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Mark,

Are you running a vented or non-vented cap? Vented is for use with a recovery tank, non-vented for regular overflow tube.

I would start looking into worn out vanes on the waterpump if it hasn't been replaced in awhile.
 

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If there is still pressure in the system 24 hours later, that says to me that something other than expanding water is causing your problem. If it was just hot water expanding, you are right there should not be any pressure in the system after it has cooled down.

I would start searching for a head gasket problem, try idling with the coolant level low and check with a flashlight for bubbles coming up through the rad. If you want to use compressed air, yes you need to make sure both valves are closed, just use whatever pressure your tank is at, 150 or 125, whatever. Or if you have access to a smog test machine the probe over the open radiator cap with engine running will read hydrocarbons (raw fuel)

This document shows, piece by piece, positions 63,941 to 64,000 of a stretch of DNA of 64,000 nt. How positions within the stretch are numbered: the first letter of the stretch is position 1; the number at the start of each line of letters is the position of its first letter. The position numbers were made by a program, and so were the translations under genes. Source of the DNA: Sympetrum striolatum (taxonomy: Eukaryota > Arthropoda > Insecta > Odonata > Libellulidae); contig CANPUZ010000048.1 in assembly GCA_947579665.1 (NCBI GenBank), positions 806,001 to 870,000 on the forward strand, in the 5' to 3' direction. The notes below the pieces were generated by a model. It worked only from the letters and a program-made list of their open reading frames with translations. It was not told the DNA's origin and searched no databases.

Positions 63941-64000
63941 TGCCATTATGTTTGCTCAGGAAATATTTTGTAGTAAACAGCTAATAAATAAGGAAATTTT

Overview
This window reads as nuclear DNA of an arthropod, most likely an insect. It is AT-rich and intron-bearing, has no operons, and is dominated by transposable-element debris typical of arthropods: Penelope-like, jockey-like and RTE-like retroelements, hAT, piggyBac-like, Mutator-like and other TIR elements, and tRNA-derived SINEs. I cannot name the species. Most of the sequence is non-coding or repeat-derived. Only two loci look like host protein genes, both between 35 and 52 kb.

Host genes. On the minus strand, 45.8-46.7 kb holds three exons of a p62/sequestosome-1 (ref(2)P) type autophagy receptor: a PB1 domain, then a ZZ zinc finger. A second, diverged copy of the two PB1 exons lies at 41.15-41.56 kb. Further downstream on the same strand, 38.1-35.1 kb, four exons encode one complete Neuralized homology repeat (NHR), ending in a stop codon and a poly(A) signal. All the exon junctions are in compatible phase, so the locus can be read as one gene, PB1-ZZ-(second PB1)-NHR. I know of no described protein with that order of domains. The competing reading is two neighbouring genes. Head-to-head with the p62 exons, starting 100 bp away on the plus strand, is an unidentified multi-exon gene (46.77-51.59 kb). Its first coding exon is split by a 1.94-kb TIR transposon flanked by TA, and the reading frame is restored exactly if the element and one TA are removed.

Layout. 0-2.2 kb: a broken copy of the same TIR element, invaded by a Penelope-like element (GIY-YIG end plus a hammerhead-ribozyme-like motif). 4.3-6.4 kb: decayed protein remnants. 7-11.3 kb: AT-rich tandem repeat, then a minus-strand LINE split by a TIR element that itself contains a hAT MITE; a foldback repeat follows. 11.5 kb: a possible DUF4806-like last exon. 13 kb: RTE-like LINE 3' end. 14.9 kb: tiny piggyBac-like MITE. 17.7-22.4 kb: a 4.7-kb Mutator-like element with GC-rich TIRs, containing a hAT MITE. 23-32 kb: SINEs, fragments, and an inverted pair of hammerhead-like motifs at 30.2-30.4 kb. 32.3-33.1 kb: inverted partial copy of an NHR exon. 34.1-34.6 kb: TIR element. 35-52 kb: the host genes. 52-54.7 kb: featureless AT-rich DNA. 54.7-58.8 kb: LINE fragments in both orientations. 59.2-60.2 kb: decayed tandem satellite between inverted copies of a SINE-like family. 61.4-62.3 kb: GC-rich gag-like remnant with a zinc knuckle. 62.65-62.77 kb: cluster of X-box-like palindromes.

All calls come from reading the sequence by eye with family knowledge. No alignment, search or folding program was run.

Oh, and a blow head gasket does not always allow coolant and oil to mix, it might just be blown between the cylinder and the water jacket.
 

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Discussion Starter #19
If there is still pressure in the system 24 hours later, that says to me that something other than expanding water is causing your problem. If it was just hot water expanding, you are right there should not be any pressure in the system after it has cooled down.

I would start searching for a head gasket problem, try idling with the coolant level low and check with a flashlight for bubbles coming up through the rad. If you want to use compressed air, yes you need to make sure both valves are closed, just use whatever pressure your tank is at, 150 or 125, whatever. Or if you have access to a smog test machine the probe over the open radiator cap with engine running will read hydrocarbons (raw fuel)

Oh, and a blow head gasket does not always allow coolant and oil to mix, it might just be blown between the cylinder and the water jacket.